Indeed America should always to be ready to embrace every opportunity of trying for a Peace, and even if refused the second Time, notwithstanding good Policy requires that always some Person should be empowered. For depend it is very prejudicial to America in not having a Peace with the Barbary States, and I compute that the Insurance paid on American Bottoms, and Merchandize amounts annually to upwards of one million Sterling, which Sum the British Nation gets by insuring American Property on Account of our not being at Peace with the Barbary States.

You will observe that the Spaniards gave the former Vickelhadge thirty two thousand Dollars for bringing the Subject of the spanish Peace before the Dey and Divan, and they gave very valuable Presents, so that considering from the 1st. of June 1785 to May 1790, it is generally said here that the Spanish Peace and Ryalas or Presents and Redemptions have cost Spain full 4½ millions of Dollars. And as I often wrote you, that there is no doing Business with these People without first giving Presents, it being the Custom of this Country, therefore I think that the Vickelhadge's Demand of an American Schooner of 12 Guns was by no means high. For as you will observe that he would promise and engage to be the Friend and Advocate. So that if the Americans did not succeed, the Vickelhadge of course would not expect to get the Schooner, but still it would be requisite to reward him for his Trouble and good Intentions, so as to keep him the Friend of America on another Occasion. But all in a great Measure depends on the Vickelhadge. The Dey is led by him in every respect, and by liberally rewarding him, the Terms of the Peace would not be very high, for all depends on his Representations to the Dey, and no one dare oppose him.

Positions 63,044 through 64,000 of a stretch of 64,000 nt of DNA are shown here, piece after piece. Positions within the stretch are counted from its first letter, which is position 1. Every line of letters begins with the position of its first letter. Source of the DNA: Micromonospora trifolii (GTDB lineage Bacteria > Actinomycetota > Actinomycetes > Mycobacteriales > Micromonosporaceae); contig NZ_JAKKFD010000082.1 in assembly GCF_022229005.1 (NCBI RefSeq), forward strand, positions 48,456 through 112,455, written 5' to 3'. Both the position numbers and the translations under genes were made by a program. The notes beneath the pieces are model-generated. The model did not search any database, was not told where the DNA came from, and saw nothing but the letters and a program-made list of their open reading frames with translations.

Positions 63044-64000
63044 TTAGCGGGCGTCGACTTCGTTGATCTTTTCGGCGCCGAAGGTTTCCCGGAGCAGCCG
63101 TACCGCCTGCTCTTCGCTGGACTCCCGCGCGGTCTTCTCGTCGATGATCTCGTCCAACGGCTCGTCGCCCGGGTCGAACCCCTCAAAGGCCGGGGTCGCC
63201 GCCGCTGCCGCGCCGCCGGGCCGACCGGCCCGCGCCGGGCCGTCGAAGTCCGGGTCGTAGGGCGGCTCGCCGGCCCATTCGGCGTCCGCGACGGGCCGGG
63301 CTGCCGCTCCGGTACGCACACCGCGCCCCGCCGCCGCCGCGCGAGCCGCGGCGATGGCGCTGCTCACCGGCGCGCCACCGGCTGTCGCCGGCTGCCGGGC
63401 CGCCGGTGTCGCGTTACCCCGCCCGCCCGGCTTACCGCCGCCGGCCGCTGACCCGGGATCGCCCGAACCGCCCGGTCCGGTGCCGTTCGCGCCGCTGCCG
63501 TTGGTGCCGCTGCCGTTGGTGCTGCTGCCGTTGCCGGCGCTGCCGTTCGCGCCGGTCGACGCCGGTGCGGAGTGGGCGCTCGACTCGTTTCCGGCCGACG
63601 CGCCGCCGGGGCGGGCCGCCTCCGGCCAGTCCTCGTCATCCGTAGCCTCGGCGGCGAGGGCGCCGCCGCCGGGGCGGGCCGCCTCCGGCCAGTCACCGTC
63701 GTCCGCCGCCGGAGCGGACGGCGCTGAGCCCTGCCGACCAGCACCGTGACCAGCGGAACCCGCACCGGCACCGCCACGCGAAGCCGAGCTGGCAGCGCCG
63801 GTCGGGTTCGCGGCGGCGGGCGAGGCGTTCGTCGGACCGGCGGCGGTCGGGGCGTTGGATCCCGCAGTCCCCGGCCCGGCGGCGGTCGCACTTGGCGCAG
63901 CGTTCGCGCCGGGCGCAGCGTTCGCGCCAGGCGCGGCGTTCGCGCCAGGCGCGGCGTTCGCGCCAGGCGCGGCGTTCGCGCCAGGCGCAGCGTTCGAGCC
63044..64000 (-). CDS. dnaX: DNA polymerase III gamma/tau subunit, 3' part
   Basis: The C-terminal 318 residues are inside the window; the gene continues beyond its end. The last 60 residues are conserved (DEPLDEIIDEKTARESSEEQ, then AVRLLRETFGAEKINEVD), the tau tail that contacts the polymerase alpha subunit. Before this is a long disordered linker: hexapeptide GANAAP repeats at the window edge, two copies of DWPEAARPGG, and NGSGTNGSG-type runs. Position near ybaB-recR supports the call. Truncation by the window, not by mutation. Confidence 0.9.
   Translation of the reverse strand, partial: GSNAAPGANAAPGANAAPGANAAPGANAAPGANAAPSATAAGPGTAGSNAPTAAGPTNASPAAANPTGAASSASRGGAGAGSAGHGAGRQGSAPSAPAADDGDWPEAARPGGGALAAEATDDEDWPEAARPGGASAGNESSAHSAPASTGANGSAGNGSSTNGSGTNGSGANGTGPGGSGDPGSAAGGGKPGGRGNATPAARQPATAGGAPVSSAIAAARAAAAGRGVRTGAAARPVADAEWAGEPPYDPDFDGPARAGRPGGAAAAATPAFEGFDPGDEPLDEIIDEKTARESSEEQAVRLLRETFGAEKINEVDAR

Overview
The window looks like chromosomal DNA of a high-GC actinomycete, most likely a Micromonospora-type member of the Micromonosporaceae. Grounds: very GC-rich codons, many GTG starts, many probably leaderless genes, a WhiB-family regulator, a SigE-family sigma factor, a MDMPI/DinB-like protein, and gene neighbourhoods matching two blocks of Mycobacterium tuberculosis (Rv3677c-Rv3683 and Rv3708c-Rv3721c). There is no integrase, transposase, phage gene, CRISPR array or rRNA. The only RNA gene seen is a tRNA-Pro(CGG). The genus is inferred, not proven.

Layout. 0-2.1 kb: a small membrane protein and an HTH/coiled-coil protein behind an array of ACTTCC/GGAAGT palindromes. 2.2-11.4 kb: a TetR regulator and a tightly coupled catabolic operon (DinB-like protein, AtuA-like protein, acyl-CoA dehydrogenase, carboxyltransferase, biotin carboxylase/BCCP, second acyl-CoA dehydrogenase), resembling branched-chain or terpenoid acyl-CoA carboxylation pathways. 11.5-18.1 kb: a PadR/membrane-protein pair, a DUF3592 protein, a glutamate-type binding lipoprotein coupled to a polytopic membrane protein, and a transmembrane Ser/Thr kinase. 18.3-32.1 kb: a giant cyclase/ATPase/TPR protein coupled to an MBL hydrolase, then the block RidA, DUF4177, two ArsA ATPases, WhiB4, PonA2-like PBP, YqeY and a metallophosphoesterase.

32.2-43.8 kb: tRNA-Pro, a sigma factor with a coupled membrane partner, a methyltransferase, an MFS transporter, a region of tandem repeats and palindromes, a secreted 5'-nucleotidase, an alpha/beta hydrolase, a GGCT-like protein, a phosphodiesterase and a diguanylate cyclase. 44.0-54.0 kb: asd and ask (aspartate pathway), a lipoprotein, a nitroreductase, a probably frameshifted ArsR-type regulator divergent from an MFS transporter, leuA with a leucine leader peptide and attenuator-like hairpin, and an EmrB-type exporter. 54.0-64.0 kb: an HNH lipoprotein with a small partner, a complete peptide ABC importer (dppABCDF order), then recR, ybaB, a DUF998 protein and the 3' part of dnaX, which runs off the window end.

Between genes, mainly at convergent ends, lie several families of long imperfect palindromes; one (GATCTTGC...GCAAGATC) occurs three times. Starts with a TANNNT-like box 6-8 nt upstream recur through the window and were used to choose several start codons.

But to keep the Peace hereafter, much Attention should be paid to the prime Minister. Indeed no one can say with any Degree of certainty who may be the Dey's Successor, and a Peace made by one Party in opposition to the Other, cannot be said to be on a firm Basis or lasting; for if the Party in Opposition once gets the Helm of State, they will not consider themselves bound to keep the Peace made by the other Party, and there is a great Party that disapproved of making a Peace with Spain. Many respectable Turks here say that it was nothing but Bribery or a Torrent of Corruption, which the Algerine Ministry could not resist that obtained Spain a Peace. Indeed it was by no means the Voice of the People—Fine‥‥2

Richard O'Bryen

Tr (DNA: RG 46, Senate Records, 1st. Cong., 3rd. sess.); in hand of George Taylor; at foot of text O'Brien's note to Short (see note 2 below). PrC (DLC); in TJ's hand at head of text: “letters received and communicated after the report was given in. ” FC (DNA: RG 59, Record of Reports of Thomas Jefferson). Not recorded in SJL, but enclosed in Short's public dispatch of 3 Oct. 1790 which TJ received on 11 Jan. 1791.

  1. Thus in Tr; in the note Short appended to the copy of that letter, O'Bryen stated that the date was “May the 15th. ”
  2. At this point in text there is the following: “NB. These are the Copies of the Letters I wrote to Mr. Carmichael, which you will please to signify to him if he is in Europe. ” This note, of course, was directed to Short (see above).